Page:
All of this research should enable you to come up with specific reasons why you want to work at the company. These reasons could relate to the reputation of the business, its leadership, the products or services it offers, its culture and values, its growth or success, or particular programs, such as its marketing efforts, community involvement or training programs.

What you need to avoid are answers that are too vague or general, things that could apply to any company, or answers that show you haven’t done your homework.

Why the Job?

You have told the hiring manager what you like about the company. Now you need to focus on why you want to work in this particular job. You have to show the hiring manager why you are the best qualified person for this job.

To formulate an answer, first take another look at the job description. What caught your interest about the job? Why did you decide to apply for it? You need to talk about what really turns you on about the job because hiring managers want to hire people who love what they do and are excited about doing it.

Your answer should also explain why you would excel at the job, what skills and knowledge you have acquired that will allow you to deliver an exceptional performance  and value. Your answer should cover both why you are interested in the job and why you would be good at it.

Again, you want to avoid answers that are too vague or general, ones that could apply to any job. You don’t want to give the hiring manager any reason to believe you only want the job because it’s available. You need to convince him or her that you are the perfect match for the position.

You need to show enthusiasm also, explaining why you find it interesting using particulars about the job. If the hiring manager senses a lack of interest, your chances of getting the job are gone.

If you need help finding the next job at which you can excel, contact the recruiters at Helpmates. We have many direct-hire, temp-to-hire and temporary assignments just waiting for your special skills. We look forward to hearing from you.

 

No Job is a Dream Job: All Jobs are WORK

We often think that getting our dream job will make our lives all rainbows and unicorns. But dream jobs are, plain and simple, myths. All jobs involve doing tasks we don’t like – we have to take off the rose-colored glasses and accept that all jobs have both the good and the bad.

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You may think you have found your dream job, but it’s just impossible to get a clear, complete picture of any job until you are actually doing it. The job may look wonderful because of the type of work involved or the particular company you will be working for, but that feeling of euphoria could dissipate rapidly if your supervisor turns out to be narcissistic and unreasonable, or your coworkers are unfriendly, or the company culture is not a good fit.

The Downside of the Dream Job

In fact, psychologists and business experts agree that believing in and looking for that dream job is actually a harmful mindset to get into. You are more than likely just laying the groundwork for disappointment. Or you may be so convinced you have found your dream job that you refuse to acknowledge the warning signs for trouble. Others, in a similar state of stubborn denial, refuse to acknowledge their so-called dream job is more of a nightmare because they cannot face the prospect of being wrong about it.

To be clear, there is nothing wrong with wanting to do work that you truly enjoy. The problem begins when you develop an idealized version of the job in your mind, which seldom comports with reality. And when you have to confront that reality, it can lead to confusion and setbacks, which may end up leading you further away from what you really want to do rather than toward it. We see in our dream job all of the plusses without thinking about the minuses, all of the struggles and sacrifices that are inevitably involved in any job.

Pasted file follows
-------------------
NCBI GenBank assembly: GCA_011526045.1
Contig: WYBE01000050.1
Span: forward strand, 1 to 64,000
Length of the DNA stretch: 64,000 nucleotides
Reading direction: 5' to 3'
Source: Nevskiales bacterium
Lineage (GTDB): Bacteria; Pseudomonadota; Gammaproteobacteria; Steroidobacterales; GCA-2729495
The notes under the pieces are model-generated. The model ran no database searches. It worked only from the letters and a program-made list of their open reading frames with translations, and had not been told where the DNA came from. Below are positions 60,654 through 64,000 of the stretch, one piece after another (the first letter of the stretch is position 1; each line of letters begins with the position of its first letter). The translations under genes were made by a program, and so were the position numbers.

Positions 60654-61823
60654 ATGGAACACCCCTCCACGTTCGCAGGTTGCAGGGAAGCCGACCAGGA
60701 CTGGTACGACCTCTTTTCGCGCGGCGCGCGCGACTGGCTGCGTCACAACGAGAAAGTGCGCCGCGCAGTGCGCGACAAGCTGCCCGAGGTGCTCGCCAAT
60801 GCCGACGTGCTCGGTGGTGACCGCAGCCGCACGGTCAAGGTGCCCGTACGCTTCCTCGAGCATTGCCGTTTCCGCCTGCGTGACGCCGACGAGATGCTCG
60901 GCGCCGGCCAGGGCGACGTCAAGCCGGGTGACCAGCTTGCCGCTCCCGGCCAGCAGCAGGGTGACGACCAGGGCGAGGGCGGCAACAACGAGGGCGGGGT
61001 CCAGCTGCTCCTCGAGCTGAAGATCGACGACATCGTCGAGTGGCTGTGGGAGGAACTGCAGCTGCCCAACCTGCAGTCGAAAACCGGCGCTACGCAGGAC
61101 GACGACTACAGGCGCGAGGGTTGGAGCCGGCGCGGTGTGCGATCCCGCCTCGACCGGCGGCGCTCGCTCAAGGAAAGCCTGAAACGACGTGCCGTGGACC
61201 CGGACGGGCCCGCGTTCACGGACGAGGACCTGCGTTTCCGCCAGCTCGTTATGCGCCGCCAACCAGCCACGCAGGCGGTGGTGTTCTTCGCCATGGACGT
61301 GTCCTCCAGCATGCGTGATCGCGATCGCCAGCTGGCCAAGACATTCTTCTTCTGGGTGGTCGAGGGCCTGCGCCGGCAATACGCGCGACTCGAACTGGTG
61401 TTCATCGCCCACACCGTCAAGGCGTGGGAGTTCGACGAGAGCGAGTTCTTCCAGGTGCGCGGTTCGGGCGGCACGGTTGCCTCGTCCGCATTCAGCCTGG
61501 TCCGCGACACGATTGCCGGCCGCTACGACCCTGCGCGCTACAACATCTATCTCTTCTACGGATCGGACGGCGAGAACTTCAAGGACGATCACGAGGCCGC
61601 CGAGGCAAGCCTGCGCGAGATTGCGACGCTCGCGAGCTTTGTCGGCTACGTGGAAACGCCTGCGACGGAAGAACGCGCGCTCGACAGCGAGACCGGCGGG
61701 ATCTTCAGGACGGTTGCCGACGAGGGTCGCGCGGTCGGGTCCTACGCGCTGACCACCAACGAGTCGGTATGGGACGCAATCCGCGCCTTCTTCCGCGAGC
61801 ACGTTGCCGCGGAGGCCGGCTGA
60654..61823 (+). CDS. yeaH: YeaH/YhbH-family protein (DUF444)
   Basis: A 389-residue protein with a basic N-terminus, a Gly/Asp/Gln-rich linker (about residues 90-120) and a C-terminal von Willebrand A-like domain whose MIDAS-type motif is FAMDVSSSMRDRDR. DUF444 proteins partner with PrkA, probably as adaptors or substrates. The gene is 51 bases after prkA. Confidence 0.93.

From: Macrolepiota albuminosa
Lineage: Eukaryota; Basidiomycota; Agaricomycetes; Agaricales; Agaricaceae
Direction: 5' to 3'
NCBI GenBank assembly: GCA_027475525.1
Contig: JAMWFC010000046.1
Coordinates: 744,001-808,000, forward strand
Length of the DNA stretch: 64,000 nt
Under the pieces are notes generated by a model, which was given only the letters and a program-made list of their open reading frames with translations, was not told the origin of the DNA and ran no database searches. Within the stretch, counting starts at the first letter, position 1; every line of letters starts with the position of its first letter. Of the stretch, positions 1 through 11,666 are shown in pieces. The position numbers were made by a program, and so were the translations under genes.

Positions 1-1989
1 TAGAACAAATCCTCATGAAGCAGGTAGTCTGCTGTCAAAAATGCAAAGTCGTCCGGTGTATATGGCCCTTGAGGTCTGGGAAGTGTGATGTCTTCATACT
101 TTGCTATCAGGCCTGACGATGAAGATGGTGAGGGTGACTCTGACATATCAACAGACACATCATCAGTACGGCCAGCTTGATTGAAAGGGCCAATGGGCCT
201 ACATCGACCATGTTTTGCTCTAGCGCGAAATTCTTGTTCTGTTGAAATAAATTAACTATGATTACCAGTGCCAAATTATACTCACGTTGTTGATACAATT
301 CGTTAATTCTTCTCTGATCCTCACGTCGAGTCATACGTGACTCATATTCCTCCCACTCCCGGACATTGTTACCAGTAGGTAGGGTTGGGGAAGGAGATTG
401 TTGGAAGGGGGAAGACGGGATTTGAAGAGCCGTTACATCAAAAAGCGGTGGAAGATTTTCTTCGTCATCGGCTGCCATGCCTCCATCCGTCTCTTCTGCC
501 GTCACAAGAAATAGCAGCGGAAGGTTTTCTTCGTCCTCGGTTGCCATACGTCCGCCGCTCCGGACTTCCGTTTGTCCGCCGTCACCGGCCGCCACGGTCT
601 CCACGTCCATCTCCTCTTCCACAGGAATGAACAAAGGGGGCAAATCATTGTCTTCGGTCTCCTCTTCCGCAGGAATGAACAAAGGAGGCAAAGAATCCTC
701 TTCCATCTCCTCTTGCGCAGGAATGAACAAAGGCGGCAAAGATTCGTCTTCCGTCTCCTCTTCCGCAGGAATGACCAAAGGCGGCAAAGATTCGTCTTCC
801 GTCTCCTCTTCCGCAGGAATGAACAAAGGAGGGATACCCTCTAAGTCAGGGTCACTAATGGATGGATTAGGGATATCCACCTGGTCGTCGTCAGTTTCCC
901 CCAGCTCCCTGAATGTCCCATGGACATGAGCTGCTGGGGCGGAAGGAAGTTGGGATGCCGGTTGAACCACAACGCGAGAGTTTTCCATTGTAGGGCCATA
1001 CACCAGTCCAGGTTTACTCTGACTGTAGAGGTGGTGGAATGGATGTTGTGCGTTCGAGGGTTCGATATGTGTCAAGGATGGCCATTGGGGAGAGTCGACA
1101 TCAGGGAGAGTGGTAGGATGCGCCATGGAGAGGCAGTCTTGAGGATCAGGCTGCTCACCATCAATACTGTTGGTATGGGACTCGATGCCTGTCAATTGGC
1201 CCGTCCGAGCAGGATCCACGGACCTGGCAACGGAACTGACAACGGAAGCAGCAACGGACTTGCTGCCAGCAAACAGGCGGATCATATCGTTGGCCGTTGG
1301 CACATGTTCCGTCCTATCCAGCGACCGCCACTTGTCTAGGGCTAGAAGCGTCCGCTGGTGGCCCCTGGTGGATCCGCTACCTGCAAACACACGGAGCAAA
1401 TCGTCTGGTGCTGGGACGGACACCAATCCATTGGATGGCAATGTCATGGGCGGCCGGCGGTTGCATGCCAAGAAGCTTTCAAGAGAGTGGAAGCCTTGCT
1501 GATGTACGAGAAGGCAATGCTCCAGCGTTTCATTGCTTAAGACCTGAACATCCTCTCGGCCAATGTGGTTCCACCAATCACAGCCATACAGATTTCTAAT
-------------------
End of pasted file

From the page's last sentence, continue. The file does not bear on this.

The Dream Job Changes

Another reason the dream job is a myth – our vision of such a job is always evolving and changing because we are growing and maturing. Our attitudes, values and beliefs are changing, so what we consider to be the perfect job changes as well. We gain experience and our perspective alters. For example, as a child, a person’s dream job may have been that of a fireman, but as the person matures, it may become a robotics engineer.

The job may change also as the parts that form the job change. For example, you may love your job, but you may get a new boss or new coworkers, or there may be changes in company operations or policy that affect your job, and suddenly it is no longer a dream job.

The march of progress may also change your image of a dream job. Technology is creating new jobs all the time, while rendering others obsolete.

It’s natural for your dream job to change over time as you move through your career.  There is nothing wrong with that. What you need to avoid, however, is chasing after a chimera, something that doesn’t exist, except in your mind.

Rather than focusing on some mythical dream job, strive to grow and develop in your career, to enhance your opportunities and options. Even if you don’t land a job you love immediately, as you advance in your working life, you will move closer to your dream job. Every experience is valuable if you learn from it and grow from it. Finding the perfect job is more of a journey, one that is not a straight line, but one that involves trial and error, and testing things out.

Speaking of trying things out, if you’re not sure what type of career you want, consider working as a temporary associate at Helpmates and give different types of jobs and industries a shot. Take a look at some of our current openings and if one or more piques your interest, following application instructions or contact the Helpmates branch nearest you.